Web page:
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Christine Mullen Kreamer

(b Jan 25, 1930; d Lomé, Jan 4, 2010).

Togolese painter, sculptor, engraver, stained glass designer, potter and textile designer. Beginning in 1946, he received his secondary education in Dakar, where he also worked in an architecture firm. He travelled to France and received his diplôme supérieur from the Ecole des Beaux-Arts, Paris. A versatile artist, Ahyi is best known for his murals and for monumental stone, marble and cement public sculptures. His work reflects the fusion of his Togolese roots, European training and an international outlook, and he counts among his influences Moore, Braque, Modigliani, Tamayo, Siqueiros and Tall. His work combines ancient and modern themes and materials, maternity being a prominent topic. The messages of his larger, public pieces operate on a broad level to appeal to the general populace, while smaller works often reflect his private engagement with challenges confronting the human condition. His compositions are both abstract and figurative and evoke the heroism and hope of the two world wars, Togo's colonial period and the struggle for independence from France, as well as the political efforts of the peoples of Vietnam, South Africa and Palestine. Ahyi has won numerous international prizes, including the prize of the city of Lyon (...

Article

Elisabetta Scirocco

[Alberto Arnoldi]

(fl 1351–64).

Italian sculptor. Alberto was one of the chief artists in Trecento Florence. His name is first recorded in 1351, when he was paid to work on the marble windows of the campanile of the Cathedral. He is generally ascribed (Becherucci) the rhomboid tiles with bas-reliefs depicting the Seven Sacraments on the second order of the campanile’s north side (originals in Florence, Mus. Opera Duomo). These may have been based on a design by di Maso Banco, who according to some scholars (Kreytenberg, 1979) also sculpted them. In 1355 and 1357–9 Arnoldi was given important jobs, such as the direction of works of the Cathedral with Talenti family §(1). His only documented works are those he executed for the oratory of the Bigallo in Florence: the life-size statues of the Virgin and Child and the two Angels holding the candelabra on the altar (1359–64), and the sculpted relief depicting the half-length ...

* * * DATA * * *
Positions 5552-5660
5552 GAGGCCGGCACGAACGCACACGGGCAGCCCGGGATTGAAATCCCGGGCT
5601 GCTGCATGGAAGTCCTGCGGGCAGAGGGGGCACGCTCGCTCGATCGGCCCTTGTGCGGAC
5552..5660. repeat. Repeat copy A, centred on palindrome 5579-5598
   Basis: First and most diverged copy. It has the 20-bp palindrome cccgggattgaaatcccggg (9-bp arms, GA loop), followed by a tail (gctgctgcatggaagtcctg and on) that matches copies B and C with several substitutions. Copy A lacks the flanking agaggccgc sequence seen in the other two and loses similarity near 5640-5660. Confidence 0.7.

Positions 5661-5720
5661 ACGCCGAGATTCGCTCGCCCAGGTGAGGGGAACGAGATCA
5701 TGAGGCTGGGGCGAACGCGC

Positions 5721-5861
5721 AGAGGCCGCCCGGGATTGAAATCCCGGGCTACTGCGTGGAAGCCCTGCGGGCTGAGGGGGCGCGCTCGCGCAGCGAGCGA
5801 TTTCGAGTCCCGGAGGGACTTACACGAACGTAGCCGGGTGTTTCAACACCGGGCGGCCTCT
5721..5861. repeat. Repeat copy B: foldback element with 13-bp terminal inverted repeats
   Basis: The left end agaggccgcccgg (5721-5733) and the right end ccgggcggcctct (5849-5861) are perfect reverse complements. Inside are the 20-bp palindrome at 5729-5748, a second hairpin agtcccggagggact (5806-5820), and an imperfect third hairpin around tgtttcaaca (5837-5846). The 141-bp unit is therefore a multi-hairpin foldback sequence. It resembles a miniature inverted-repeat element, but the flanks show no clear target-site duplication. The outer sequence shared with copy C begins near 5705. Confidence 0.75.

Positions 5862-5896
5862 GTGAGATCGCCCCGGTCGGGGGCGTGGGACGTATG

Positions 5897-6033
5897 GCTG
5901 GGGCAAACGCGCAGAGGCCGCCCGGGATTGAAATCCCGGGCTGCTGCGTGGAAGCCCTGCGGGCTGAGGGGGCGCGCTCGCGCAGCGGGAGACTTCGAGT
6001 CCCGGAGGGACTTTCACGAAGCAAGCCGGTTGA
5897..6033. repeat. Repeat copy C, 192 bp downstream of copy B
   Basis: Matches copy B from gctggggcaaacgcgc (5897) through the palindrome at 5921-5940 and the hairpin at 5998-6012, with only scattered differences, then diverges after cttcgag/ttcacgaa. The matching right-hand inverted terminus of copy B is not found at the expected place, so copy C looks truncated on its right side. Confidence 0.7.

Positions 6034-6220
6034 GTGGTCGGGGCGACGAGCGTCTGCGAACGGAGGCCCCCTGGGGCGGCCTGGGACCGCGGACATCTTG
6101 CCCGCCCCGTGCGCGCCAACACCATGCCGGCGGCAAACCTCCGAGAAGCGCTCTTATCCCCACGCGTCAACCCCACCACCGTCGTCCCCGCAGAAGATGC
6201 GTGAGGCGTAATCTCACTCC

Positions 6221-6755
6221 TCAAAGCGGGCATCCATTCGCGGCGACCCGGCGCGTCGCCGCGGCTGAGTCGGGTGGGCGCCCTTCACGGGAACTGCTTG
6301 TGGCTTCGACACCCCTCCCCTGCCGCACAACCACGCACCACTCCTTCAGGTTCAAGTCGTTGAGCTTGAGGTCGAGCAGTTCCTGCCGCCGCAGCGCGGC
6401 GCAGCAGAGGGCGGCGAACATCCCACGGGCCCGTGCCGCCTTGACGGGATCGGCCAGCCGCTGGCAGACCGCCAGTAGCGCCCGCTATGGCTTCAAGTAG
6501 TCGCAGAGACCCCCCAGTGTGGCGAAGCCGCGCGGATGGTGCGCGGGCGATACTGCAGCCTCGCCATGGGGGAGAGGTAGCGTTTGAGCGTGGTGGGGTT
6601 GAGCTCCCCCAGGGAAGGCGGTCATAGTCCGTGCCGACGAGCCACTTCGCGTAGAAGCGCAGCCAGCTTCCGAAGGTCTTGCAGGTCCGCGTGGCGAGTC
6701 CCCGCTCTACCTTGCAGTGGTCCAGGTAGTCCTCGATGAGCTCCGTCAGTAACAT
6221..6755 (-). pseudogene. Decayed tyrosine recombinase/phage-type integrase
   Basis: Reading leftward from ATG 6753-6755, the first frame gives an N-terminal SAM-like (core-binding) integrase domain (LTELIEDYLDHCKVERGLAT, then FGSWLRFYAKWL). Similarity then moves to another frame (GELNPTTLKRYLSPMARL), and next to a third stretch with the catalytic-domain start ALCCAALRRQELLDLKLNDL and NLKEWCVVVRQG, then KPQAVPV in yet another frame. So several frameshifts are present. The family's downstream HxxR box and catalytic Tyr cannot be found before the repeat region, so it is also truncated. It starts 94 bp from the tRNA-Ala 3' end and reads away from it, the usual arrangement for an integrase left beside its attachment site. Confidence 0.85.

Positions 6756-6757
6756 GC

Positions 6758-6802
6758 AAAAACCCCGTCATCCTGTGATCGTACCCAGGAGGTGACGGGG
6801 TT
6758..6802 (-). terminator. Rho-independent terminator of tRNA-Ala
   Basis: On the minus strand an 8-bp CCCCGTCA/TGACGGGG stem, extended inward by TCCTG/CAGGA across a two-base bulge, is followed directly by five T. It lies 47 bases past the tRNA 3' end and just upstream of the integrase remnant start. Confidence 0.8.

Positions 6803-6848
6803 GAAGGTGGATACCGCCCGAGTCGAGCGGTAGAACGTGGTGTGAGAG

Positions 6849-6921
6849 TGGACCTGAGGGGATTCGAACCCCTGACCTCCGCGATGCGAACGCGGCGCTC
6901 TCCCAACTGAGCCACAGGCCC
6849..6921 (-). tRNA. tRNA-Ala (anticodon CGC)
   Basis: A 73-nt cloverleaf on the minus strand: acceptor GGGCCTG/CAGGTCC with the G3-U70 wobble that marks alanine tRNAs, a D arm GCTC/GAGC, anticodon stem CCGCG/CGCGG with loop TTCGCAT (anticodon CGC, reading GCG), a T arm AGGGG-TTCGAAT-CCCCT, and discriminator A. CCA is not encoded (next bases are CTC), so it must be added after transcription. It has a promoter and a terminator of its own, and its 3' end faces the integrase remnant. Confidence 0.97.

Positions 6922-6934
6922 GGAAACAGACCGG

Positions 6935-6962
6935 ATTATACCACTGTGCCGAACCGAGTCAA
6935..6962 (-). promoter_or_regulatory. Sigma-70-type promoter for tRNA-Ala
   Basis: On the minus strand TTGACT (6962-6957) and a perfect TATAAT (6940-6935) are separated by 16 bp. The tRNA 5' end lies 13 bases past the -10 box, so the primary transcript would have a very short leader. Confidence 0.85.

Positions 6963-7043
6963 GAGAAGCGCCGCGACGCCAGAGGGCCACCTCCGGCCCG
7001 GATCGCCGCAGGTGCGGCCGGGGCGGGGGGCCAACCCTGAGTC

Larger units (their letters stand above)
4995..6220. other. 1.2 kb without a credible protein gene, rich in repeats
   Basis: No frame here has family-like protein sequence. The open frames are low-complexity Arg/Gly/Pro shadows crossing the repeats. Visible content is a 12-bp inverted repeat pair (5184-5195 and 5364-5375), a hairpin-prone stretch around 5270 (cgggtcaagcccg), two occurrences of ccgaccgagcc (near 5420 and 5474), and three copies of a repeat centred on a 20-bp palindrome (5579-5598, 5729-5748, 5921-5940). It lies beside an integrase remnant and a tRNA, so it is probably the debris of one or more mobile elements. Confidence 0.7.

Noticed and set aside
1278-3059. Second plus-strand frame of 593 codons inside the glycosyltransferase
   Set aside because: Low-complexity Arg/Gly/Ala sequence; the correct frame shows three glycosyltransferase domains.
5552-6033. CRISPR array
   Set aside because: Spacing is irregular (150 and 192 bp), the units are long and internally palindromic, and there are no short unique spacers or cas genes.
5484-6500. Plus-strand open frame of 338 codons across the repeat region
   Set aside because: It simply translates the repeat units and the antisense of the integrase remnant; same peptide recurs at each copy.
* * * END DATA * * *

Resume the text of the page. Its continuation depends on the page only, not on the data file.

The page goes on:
Article

Gordon Campbell

(b 1926, Butte, MT; d Missoula, MT June 20, 2007).

American potter and sculptor of Finnish descent who is best known as a figurative ceramicist but has also worked in bronze, concrete, glass and metal. His works are normally in stoneware with incised decorations, but Autio began to work in porcelain while working at the Arabia Porcelain Factory in Helsinki in the 1980s....

Article

Barbara Haskell

(Stuart)

(b Chicago, IL, Dec 6, 1939).

American painter and sculptor. Bell Los Angeles from 1957 to 1959. After experimenting with geometrically shaped paintings, he turned to constructed paintings made of mirrored and transparent glass and canvas, for example Untitled (Magic Boxes) (canvas, acrylic, glass, 1964; Los Angeles, CA, Co. Mus. A.). The optical ambiguities created by the reflections of the viewer’s image and the ambient space became the hallmark of Bell’s work. Dissatisfied with the limitations of two-dimensional art, he began making faceted boxes of mirrored and transparent glass, the reflecting and refracting surfaces of which greatly extended the optical complexities and ambiguities of his earlier glass and canvas paintings. By late 1964 he had abandoned faceted, mirrored boxes in favour of pure glass cubes, whose sides he coated with various metals to create fields of elusive, evanescent colour, for example Untitled (1965; artist’s col., see 1982 exh. cat., p. 25). The environmental space seen through and reflected by the glass optically merged with the cube and became an intrinsic part of it....

Article

Jorge Glusberg

(b Rosario, May 14, 1905; d Buenos Aires, Oct 13, 1981).

Argentine painter, sculptor and printmaker. He trained at the stained-glass window workshop of Buxadera & Compañía, Rosario, province of Santa Fé, and with Eugenio Fornels and Enrique Munné. He held his first exhibition in 1920. At the age of 20 he won a scholarship for study in Europe awarded by the Jockey Club of Rosario, which enabled him to study in Paris under André Lhote and with Othon Friesz at the Académie de la Grande Chaumière. After showing his European works in Buenos Aires in 1927 he obtained another scholarship, this time from the government of the province of Santa Fé, as a result of which he established contact with the Surrealists in 1928; in particular he befriended Louis Aragon and the French philosopher Henri Lefebvre.